Wednesday 20 October 2021

Ombudsman should turn tide of abusive behaviour by PhD supervisors


Eight of the 14 Dutch universities do not yet have an independent ombudsman for students who are experiencing intimidation, racism, sexual harassment or research-related problems at the hands of their supervisor.

The presence of an ombudsman has been a legal requirement since July 1 following persistent complaints from students to the national PhD student network and a spate of scandals involving unacceptable behaviour by university professors. The exact scale of the problem at universities has not been established.

‘We are dealing with a couple of cases a month of PhD students who have hit a brick wall in their research studies. These are harrowing stories of people who are being bullied out of their place or who are deliberately thwarted in their career. We even had a case of someone who committed suicide, partly as a result of a troubled relationship with her supervisor, the network’s spokeswoman Rosanne Anholt told broadcaster NOS.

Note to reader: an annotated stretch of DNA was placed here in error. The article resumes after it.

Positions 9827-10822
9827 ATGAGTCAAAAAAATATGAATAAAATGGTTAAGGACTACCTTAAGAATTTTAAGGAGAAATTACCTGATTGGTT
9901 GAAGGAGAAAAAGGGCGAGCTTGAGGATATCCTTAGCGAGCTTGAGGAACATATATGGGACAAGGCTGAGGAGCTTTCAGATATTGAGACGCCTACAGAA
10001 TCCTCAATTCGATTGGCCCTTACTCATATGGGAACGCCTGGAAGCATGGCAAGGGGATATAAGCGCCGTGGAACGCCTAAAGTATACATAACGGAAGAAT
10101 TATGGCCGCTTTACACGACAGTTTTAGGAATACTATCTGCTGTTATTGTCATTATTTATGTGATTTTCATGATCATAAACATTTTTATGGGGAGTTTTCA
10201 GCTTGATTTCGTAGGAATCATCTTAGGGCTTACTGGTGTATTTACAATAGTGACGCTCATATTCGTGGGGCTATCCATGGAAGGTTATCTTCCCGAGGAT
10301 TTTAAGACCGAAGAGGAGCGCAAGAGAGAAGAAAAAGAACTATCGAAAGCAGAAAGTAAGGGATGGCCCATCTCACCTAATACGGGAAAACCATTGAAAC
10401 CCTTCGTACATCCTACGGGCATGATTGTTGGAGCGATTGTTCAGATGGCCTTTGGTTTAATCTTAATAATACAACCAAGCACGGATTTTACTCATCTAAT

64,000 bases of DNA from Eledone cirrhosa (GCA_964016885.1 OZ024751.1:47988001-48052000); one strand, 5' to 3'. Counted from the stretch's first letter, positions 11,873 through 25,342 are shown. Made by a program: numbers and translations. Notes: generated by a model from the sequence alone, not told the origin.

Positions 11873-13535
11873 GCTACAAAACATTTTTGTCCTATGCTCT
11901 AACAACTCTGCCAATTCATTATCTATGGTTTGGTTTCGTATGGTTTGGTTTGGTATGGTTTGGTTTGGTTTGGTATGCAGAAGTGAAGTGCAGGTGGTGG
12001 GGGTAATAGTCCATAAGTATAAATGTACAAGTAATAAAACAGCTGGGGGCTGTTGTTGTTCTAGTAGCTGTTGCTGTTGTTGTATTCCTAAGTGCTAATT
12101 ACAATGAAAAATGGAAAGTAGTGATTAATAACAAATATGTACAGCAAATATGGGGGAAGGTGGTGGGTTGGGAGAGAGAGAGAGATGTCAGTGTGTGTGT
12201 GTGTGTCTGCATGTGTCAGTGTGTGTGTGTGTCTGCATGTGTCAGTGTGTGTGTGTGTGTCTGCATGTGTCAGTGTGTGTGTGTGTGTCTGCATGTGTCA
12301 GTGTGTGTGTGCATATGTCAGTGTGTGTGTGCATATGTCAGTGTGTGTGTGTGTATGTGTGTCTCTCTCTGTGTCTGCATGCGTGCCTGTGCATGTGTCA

A survey by the broadcaster among 400 PhD students has shown that this group is particularly vulnerable because they are usually involved in doing research for their supervisor, often a professor whose prestige has paved the way for a grant for a particular project. This cranks up the pressure to perform and also makes the student completely dependent on the supervisor.

Four in ten of the respondents said they had clashed with their supervisor, or had experienced bullying, racism, and sexual harassment. Many said they had been left with mental problems.


A recent report by the national network of female professors said the hierarchical structure at universities, the competitive culture, insufficient recourse for students and the students’ reluctance to criticise their supervisors all contributed to the problem.

That report and the various incidents has led to a call by politicians for the Dutch academy of science KNAW to come up with ways to prevent and handle abusive behaviour at universities. MPs have also questioned the independent status of the ombudsmen seeing they are being employed by the universities.

‘An unsafe working climate is not good for science. Mistakes are not mentioned, or authorship faked, purely because these people are under so much pressure to perform,’ Anholt said. ‘It makes the threshold for a career in science that much higher and many PhD students are thinking of quitting.’

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